It’s an amazing time to be a Social Media Marketer. A constant stream of new channels to communicate with your customers and millions of data points are in your arsenal.
More data points is always a good thing, right? More data means more information, more revelations on customer behavior and purchase intent, and more opportunities for two-way conversations.
All of this data can only mean more accurate decision-making. With all of these data points we can build our businesses better and faster than ever before…right?
Not necessarily. All data is not created equal.
The ugly side of social media analytics focuses on vanity metrics. These are metrics like follower count, page views, and likes that make us feel good, but ultimately are not a real indicator of success or progress as a company. They’re the metrics that make your CMO say, “So what?” when you show them a report.
However, when you focus on the data that helps you make decisions, everything else in your business gets easier.
How to tell if you’re tracking what matters
It all comes down to two easy questions:
- Does the metric help you make decisions?
- When you see the data from that metric, do you clearly understand what to do next?
If the answer to either question is “no”, it’s a good indication that you’re falling victim to a vanity metric.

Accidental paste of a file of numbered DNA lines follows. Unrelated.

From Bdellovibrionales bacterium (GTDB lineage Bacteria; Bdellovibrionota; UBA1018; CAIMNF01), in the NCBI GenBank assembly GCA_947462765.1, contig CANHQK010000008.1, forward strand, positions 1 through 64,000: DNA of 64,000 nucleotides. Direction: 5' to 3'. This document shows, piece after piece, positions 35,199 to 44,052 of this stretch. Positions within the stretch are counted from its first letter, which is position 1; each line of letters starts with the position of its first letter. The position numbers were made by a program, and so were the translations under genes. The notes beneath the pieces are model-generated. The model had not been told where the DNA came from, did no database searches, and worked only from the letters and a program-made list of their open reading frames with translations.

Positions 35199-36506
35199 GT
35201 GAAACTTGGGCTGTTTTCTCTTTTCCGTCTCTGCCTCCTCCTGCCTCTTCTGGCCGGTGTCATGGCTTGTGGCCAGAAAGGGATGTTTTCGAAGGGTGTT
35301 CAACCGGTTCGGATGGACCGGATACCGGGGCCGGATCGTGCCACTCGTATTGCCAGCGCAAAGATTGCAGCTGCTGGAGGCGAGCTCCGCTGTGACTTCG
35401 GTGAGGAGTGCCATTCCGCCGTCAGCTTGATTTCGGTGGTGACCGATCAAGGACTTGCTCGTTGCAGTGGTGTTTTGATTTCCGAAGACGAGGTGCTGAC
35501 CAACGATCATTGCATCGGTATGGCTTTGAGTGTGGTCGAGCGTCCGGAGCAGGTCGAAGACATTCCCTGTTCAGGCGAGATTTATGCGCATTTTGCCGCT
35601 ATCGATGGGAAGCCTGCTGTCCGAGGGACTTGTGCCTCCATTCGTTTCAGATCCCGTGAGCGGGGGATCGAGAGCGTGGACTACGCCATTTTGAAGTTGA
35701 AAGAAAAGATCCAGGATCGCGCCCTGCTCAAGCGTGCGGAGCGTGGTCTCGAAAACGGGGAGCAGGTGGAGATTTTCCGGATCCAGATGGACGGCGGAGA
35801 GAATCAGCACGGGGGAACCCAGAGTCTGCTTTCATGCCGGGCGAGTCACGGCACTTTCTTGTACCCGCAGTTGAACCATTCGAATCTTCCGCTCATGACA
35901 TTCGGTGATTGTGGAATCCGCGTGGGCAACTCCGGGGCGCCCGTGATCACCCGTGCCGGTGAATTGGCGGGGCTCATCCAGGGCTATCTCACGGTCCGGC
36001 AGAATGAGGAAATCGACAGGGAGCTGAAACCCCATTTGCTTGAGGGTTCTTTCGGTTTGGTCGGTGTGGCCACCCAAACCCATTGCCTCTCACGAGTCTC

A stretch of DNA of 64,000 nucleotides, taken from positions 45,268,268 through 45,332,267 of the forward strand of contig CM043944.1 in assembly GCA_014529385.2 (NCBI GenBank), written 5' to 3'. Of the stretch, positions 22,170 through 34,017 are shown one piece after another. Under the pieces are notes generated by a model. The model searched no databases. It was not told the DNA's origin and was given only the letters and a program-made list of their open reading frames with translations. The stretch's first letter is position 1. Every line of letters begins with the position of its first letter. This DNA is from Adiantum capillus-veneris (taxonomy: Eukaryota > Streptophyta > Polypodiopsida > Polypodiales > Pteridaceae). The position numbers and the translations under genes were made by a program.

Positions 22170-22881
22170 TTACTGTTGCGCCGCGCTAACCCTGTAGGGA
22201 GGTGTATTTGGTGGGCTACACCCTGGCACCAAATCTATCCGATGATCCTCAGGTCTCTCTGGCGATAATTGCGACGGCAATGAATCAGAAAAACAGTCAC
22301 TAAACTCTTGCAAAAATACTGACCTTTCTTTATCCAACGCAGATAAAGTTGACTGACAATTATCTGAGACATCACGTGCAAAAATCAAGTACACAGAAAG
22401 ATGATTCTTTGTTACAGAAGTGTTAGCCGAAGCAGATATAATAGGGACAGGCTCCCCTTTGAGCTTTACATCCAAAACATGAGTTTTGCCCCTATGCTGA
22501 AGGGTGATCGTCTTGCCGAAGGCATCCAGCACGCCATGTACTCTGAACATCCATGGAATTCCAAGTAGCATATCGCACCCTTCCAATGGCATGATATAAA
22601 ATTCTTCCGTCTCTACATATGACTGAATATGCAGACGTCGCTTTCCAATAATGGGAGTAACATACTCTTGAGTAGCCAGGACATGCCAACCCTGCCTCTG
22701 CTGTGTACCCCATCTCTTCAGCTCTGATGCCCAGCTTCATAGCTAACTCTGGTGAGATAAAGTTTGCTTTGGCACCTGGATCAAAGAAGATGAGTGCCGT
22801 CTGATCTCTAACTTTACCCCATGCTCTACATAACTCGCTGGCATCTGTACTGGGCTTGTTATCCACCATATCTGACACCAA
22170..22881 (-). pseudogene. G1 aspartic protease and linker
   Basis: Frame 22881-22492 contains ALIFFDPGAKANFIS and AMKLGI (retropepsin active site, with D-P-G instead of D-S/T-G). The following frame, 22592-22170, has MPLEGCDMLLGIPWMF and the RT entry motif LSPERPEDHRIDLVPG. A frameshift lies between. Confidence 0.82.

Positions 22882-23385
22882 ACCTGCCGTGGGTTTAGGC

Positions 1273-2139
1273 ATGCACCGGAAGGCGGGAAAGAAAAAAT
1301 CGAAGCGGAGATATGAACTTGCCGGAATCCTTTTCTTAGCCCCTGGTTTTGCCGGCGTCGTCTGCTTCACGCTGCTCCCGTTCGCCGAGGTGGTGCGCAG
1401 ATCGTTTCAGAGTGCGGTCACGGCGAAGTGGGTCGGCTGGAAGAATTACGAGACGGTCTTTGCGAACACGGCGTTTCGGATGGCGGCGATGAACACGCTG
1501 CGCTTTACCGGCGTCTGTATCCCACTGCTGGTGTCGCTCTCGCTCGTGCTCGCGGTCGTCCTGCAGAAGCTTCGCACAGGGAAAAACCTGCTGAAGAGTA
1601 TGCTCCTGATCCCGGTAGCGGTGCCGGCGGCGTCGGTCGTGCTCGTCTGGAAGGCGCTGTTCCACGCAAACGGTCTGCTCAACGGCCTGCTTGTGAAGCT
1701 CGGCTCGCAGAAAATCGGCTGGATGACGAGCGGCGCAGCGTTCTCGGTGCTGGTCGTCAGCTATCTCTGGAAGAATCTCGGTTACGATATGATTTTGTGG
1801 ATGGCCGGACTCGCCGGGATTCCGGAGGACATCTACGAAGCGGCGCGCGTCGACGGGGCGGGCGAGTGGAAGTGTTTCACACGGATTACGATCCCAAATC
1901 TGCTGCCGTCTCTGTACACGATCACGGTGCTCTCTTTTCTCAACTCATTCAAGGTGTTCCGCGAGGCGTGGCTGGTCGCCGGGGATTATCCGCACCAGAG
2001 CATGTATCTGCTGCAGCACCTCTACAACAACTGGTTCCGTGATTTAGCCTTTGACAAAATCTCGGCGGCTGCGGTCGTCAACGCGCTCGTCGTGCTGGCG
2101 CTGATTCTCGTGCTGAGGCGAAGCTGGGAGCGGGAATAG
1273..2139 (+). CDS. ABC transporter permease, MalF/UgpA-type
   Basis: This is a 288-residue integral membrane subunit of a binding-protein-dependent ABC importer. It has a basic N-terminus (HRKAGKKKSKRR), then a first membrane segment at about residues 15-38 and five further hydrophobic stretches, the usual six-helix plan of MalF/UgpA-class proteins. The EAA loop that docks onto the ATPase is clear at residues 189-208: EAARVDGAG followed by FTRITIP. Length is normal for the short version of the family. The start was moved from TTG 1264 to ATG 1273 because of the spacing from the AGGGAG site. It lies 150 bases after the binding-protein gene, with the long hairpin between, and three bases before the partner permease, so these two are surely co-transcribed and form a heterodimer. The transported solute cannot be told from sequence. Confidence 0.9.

Here’s an example. If you check your Facebook Fan Page Analytics, what knowledge do you gain that really helps you improve your social media strategy or business bottom line?
There’s no clear answer. Likes dipped at the end of March but spiked in early April, but what is that really telling us? It doesn’t really tell us much – we’re left wondering what exactly happened and why it happened. Furthermore, it doesn’t provide a guide on how to improve one’s social strategy, despite all the rich historical data.
Likes, shares, comments and other metrics are nice but they’re vanity metrics and don’t provide the health or value of our actual business objectives.
On the other side of the coin from vanity metrics, are actionable metrics. These are metrics that you can attach meaning to – things that can help you make informed decisions.
Here’s a screenshot from Google Analytics of an actionable metric – conversion rate. What would you do after viewing this report?
Something is clearly amiss with the actionable metric here. Conversion rate took a dive in early April and you can immediately tackle the issue by looking into your conversion page to see what’s blocking people from taking the action you need them to take.
Figuring out the actionable metrics of your company starts by aligning your social media metrics with the overarching business objectives of your company. For example, if your business objective is to generate more leads, one of your social media metrics should also be to generate more leads.
You can then measure the performance of your social media by how many leads are directly attributed to social media channels. When you define these actionable metrics, you can more easily make the decisions that will help get your business to the next level.
Defining the actionable metrics for your business